Smoke exposure, whether from wildfires or local burning, contributes to health problems across the U.S., but the impacts vary by region. A new study finds that smoke contributes to a larger percentage of health problems in the West, but affects greater numbers of people in the East — possibly when they aren’t even aware of the smoky air.
The new study was published in GeoHealth, AGU’s journal investigating the intersection of human and planetary health for a sustainable future.
In the West, where population density is generally lower and smoke concentrations are typically higher, smoke played a larger role in the number of asthma complaints and ER visits, contributing to more than 1% of annual visits in some years. In the East, with its high population density and lower smoke concentrations, there were a higher number of visits overall, even though a smaller percentage were related to smoke (0.3% to 0.6%).
The researchers estimate that long-term smoke exposure results in about 6,300 extra deaths each year, with the highest numbers occurring in the most populous states. Only 1,700 of those deaths occurred in the West.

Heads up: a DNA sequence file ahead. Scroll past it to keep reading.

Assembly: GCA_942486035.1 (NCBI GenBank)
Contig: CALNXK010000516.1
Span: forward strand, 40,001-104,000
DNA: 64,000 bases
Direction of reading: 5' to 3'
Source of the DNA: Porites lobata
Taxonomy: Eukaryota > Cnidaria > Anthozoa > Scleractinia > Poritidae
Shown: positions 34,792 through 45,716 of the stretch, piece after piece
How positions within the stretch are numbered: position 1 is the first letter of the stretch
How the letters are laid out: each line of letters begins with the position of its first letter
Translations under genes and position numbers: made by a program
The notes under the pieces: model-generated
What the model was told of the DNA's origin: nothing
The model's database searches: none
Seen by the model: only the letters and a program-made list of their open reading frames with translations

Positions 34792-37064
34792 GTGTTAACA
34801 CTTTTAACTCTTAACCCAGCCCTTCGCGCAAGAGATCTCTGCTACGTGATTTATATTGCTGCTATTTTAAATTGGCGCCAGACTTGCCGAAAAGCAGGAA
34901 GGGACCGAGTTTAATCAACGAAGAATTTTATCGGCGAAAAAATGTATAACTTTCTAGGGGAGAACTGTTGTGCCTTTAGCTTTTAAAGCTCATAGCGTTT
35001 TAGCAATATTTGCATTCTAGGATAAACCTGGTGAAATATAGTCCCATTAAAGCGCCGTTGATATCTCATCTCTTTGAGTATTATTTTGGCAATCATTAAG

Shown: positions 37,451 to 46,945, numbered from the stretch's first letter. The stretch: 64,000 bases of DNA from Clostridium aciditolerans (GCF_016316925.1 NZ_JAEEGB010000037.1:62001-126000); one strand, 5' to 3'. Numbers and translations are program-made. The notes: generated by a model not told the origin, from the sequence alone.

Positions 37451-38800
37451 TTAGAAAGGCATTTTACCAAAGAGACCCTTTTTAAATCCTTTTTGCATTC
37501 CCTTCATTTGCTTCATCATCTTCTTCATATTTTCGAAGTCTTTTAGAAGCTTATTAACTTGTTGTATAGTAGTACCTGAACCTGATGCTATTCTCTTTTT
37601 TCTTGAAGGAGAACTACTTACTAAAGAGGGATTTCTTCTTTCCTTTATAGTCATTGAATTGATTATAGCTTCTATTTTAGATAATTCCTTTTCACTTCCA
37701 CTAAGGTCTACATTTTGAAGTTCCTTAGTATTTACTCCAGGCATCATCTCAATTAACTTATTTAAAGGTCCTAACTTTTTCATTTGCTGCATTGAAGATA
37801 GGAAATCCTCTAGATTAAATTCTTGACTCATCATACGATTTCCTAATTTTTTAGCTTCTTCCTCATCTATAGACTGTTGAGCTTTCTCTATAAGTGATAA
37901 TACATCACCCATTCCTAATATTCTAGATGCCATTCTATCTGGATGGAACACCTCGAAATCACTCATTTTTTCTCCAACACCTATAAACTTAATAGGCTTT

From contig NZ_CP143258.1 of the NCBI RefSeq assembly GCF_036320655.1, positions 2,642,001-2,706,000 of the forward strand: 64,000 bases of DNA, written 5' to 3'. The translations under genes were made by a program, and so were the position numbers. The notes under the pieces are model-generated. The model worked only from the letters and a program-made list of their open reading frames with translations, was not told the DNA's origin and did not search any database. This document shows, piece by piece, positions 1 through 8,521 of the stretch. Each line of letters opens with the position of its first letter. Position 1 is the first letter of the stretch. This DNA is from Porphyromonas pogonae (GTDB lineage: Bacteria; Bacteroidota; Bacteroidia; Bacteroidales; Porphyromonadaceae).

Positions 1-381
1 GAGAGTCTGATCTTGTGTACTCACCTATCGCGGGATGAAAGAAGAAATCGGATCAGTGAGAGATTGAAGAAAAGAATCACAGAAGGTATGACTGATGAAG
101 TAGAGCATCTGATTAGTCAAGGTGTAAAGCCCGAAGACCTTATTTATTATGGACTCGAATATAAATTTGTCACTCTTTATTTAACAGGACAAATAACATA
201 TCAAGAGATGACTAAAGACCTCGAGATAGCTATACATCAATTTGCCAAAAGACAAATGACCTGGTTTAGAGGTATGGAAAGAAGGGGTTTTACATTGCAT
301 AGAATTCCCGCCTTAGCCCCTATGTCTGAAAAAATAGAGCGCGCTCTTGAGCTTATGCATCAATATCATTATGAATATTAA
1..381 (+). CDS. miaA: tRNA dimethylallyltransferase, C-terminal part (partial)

Fires throw tremendous amounts of pollutants into the air, including toxic gases and soot. Smoke contains tiny particles smaller than 2.5 microns, called PM2.5, that enter the lungs and contribute to multiple health problems. Short-term exposure to PM2.5 from smoke is linked to respiratory health problems, like asthma attacks, and the long-term effects of PM2.5 from smoke are not fully understood. Research on PM2.5 from urban pollution suggests that exposure is linked to lung cancer, heart disease and an overall higher chance of death.